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Coking coal is a bituminous coal that can be used in the production of coke which in turn is used in the blast furnace in the production of pig iron. Coking coals are able to be softened, liquefied and resolidified into hard and porous lumps when heated in the absence of air.
Two main types of coal are used to make coke for steelmaking.
Hard coking coal (HCC) This type of coal is used to make coke, by heating in the absence of oxygen.
HCC is structurally very strong and is layered in the blast furnace between iron ore to provide the energy to melt the iron and also an escape valve for gasses in the furnace. The volume of HCC required in a furnace depends on the size of the furnace, with more HCC required in larger furnaces as the weight of the burden is relatively higher.
Semi-soft coking coal This type of coal is similar to HCC but does not have the same physical strength, and is thus unable to hold up the burden in a blast furnace. It can be blended with HCC however, and can be used in a larger proportion in smaller furnaces where the structural properties are not so important. SSCC is used in coking coal blend but results in a weaker coke and more impurities.
Coking coal when converted into coke, yields a fuel with high carbon content.
High carbon content is what iron/steel manufacturers look for in a coke for a cost-effective reduction of iron ore. Besides high carbon content, a coke must be physically strong to withstand the violent reactions and the massive weight of materials above it in an oven. A coke must also be sufficiently porous to allow full reactivity with the oxygen in the hot air, while it is itself being consumed as fuel. Finally, a coke needs to have few, if any impurities. In the selection of coal as candidates as a coking coal, coke producers look for coal with low sulfur and low ash.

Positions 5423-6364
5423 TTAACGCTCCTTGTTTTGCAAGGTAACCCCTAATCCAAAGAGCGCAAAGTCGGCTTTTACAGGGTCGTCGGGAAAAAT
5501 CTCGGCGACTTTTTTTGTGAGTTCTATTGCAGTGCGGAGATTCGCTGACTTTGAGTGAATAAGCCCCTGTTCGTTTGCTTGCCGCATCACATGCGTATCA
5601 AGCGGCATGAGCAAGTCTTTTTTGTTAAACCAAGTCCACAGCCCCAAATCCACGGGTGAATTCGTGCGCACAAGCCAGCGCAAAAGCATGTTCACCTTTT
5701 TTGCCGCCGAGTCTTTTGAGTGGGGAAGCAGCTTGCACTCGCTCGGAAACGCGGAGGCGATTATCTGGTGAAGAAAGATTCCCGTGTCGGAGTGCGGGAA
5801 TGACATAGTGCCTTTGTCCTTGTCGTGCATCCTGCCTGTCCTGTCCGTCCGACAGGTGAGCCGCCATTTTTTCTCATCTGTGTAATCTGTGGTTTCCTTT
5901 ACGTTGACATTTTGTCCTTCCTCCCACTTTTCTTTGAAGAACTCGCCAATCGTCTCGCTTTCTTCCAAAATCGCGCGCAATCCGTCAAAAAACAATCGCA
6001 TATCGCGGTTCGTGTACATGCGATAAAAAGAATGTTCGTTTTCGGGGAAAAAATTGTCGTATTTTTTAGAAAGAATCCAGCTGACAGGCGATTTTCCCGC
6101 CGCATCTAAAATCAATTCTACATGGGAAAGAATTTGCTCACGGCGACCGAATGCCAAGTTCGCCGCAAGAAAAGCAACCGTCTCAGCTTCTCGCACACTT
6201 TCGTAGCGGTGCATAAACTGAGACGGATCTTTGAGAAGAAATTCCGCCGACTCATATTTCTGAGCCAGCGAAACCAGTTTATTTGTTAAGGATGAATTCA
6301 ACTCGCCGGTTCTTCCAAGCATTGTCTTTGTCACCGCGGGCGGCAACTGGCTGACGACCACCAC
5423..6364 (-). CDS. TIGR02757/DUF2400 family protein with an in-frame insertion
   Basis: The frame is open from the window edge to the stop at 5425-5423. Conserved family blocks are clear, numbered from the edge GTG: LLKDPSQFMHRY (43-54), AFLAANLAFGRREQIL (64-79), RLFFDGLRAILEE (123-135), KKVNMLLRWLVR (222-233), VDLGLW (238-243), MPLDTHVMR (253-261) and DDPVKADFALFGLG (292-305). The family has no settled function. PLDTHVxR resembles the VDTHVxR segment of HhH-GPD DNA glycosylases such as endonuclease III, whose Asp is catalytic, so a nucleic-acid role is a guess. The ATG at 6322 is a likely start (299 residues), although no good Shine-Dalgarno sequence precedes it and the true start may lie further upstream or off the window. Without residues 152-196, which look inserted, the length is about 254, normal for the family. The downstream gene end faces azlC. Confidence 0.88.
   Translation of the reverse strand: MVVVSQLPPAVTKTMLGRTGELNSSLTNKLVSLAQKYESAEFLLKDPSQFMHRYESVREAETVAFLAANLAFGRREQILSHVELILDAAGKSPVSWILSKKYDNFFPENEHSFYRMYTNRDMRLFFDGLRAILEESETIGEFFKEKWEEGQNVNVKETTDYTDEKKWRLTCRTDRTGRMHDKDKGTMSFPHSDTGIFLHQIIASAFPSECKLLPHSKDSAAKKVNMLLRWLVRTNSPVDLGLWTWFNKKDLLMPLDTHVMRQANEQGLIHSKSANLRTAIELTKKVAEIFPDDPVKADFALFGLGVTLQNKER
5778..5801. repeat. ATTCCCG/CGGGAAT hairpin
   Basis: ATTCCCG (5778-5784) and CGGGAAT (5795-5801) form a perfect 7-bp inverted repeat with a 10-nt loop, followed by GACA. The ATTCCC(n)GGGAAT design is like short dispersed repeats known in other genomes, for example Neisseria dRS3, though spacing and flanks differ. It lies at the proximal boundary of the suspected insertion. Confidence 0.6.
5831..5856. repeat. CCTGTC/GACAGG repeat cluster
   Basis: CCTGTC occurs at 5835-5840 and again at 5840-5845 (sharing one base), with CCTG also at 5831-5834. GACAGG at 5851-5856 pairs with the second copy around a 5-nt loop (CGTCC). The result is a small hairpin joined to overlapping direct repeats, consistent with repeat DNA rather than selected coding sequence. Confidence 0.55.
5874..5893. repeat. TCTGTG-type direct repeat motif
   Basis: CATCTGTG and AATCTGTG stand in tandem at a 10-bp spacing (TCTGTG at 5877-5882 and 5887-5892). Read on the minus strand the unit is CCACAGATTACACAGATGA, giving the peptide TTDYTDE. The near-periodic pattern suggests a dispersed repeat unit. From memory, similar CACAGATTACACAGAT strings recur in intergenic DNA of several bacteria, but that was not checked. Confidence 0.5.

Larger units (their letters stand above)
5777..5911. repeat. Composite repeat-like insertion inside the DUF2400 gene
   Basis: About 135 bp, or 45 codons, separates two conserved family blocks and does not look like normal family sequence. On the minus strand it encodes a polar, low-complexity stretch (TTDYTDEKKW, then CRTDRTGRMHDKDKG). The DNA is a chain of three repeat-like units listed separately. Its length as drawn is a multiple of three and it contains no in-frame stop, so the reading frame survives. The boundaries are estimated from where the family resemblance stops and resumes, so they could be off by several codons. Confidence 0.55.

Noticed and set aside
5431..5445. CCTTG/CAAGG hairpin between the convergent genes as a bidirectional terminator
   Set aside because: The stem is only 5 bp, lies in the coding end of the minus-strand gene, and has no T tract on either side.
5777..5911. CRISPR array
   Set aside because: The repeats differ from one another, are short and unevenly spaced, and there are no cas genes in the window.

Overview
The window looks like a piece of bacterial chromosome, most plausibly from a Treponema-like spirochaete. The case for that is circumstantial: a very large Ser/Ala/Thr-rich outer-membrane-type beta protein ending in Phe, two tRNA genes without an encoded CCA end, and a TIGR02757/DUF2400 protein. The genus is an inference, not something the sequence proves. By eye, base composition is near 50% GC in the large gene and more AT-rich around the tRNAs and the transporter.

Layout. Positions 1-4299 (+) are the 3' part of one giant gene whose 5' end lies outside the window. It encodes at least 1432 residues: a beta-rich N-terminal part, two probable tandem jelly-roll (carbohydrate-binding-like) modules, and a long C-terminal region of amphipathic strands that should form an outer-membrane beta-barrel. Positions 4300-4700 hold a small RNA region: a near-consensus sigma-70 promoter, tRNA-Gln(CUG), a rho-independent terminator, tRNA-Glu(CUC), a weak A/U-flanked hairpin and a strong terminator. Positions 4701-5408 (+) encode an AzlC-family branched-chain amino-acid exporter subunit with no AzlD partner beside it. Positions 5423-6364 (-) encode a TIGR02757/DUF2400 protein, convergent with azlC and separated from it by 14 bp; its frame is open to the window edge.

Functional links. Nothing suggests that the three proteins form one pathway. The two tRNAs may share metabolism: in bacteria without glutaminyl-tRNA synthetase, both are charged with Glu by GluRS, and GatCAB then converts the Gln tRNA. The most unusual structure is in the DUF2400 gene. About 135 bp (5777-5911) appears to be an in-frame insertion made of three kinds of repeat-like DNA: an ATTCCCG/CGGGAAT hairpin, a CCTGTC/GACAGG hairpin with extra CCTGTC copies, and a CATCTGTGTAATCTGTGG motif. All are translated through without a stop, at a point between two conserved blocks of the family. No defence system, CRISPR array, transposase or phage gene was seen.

Besides carbon, volatile matter and moisture content, sulfur and ash are the other two principal constituents in a coal. Not all bituminous coal qualifies as a good coking coal. Chinese engineers and scientists have sub-classified bituminous and sub-bituminous coal into 24 subcategories. Only three of them, designated at Jiaomei JM Type 15, 24, and 25, can be used pretty much by itself as raw material for coke making. Different types of coals can be blended to make coke. When coal is heated to a very high temperature, the heated material begins to soften and it passes from a solid state to a fluid, plastic state. As volatiles are being driven off, the material swells. With the gases liberated, the plastic mass begins to reconsolidate to become a solid material, which is coke. If coal has too much volatile material, the resulting coke would not be strong enough. The walls in a much too porous coke would be thin and weak. If the coal has too little volatiles, the resulting coke would not be porous enough to provide the necessary environment to allow a robust interaction between the carbon in the coke and oxygen in the hot air. In a traditional coke oven, it has been found that blending only works for a limited number of coal types. Higher volatile coal generally is not suitable in a traditional oven technology.
High quality Jiaomei JM, Type 15, 24, 25 is harder to come by and is expensive. Industry looked for alternatives. Blending different types of coal has been an accepted practice. Blending is both an art and a science. In China, engineers have commercialized the technology of utilizing a wide variety of blended coals in a no-byproduct, heat recovery oven to produce coke. In the latter, instead of being captured, volatiles are being burned off in an oven. The technology and design are substantially different from traditional coke oven. The difference lies in part in the oven design and in part in the heat transfer mechanism to allow a full combustion of the volatiles. To compensate for the loss of revenue from giving up the high-value by-products, heat is recovered instead for use in producing electricity.